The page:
One in 10 people could still have potentially infectious SARS-CoV- 2 after 10 days: study

One in 10 people could still have potentially infectious SARS-CoV- 2 after 10 days: study

Exeter UK January 15 ANI A new study found that one in 10 people might have clinically relevant levels of potentially infectious SARS-CoV- 2 past the 10 day quarantine period.

The study was published in the International Journal of Infectious Diseases.

The study, which was conducted by the University of Exeter and funded by Animal Free Research UK, used a newly adapted test that could detect whether the virus was potentially still active. It was applied to samples from 176 people in Exeter who had tested positive on standard PCR tests.

The study found that 13 per cent of people still had clinically relevant levels of the virus after 10 days, meaning they could potentially still be infectious. Some people retained these levels for up to 68 days. The authors believe that this new test should be applied in settings where people are vulnerable to the spread of COVID - 19.

Professor Lorna Harries, of the University of Exeter Medical School, oversaw the study. She said that although this is a relatively small study, our results suggest that potentially active virus may sometimes persist beyond a 10 day period, and could pose a potential risk of onward transmission. There was nothing clinically remarkable about these people, which means that we wouldn't be able to predict who they are. Conventional PCR tests work by testing for the presence of viral fragments. While they can tell if a person has recently had the virus, they can't tell whether it is still active or not. Only when the virus is active and potentially capable of onward transmission, the test used in the latest study gives a positive result.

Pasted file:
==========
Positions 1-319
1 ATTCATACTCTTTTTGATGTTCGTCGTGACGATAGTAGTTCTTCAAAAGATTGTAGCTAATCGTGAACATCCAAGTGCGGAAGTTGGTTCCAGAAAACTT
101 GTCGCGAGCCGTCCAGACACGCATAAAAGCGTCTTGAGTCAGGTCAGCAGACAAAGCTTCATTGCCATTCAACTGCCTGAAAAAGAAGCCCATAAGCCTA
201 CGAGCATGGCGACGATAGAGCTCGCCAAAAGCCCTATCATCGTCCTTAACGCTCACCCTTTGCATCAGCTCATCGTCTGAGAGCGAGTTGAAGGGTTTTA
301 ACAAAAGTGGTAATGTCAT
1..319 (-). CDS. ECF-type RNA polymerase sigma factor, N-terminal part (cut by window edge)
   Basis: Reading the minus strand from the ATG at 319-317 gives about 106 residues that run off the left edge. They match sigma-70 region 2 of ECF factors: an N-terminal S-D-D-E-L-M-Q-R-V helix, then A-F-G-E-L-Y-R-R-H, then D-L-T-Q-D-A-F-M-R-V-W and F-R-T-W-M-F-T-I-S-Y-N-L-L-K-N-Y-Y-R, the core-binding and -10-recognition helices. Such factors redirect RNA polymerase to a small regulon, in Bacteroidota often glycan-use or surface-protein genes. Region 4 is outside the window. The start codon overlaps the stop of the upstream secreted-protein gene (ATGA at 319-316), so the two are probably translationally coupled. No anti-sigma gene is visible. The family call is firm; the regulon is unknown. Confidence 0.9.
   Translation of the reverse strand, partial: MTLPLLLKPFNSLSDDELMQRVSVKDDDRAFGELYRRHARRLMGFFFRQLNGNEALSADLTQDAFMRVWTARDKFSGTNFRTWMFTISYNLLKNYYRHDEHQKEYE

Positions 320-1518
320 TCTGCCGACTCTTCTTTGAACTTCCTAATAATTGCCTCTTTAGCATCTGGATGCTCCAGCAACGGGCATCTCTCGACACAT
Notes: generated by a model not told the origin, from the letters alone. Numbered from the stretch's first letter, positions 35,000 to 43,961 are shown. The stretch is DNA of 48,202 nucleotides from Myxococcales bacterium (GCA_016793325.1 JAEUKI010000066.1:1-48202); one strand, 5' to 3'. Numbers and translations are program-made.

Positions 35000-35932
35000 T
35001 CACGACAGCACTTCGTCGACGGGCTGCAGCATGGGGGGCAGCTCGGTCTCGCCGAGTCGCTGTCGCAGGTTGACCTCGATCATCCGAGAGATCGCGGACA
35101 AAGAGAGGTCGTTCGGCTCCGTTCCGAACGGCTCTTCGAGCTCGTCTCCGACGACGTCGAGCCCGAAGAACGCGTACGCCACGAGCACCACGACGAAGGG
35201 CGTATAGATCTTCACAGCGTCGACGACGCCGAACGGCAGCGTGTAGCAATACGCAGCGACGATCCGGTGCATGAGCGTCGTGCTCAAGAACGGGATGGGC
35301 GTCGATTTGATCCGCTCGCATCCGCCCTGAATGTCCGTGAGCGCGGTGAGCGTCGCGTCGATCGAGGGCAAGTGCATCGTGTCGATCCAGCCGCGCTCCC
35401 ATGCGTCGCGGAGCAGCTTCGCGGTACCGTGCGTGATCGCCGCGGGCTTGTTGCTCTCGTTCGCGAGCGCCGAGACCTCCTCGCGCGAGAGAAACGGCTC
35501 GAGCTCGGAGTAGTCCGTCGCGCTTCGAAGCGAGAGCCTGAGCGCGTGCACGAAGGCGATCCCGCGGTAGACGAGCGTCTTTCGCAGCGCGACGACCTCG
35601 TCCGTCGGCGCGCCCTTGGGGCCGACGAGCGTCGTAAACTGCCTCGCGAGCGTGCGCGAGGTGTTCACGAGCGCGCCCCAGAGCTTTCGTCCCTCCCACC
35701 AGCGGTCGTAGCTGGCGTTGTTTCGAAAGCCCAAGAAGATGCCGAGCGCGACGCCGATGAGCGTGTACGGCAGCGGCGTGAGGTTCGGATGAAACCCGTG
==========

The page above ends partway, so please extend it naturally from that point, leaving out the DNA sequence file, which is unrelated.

Merlin Davies, a lead author at the University of Exeter Medical School, said people returning to care homes after illness, people continuing to be infectious after ten days could pose a serious public health risk. We may need to make sure people in that setting have a negative active virus test to make sure they are not infectious. Animal Free Research UK CEO, Carla Owen, said that The University of Exeter team's discovery is exciting and potentially very important. It shows how focusing exclusively on human biology can lead to results that are more reliable and more likely to benefit humans and animals. Pioneering Animal Free work is what will give the best chance of defeating Covid 19 and finding better treatments for all human diseases. Owen said that the results sent a loud and clear message to the Government to better fund modern medical research and make the UK a world leader in cutting edge science.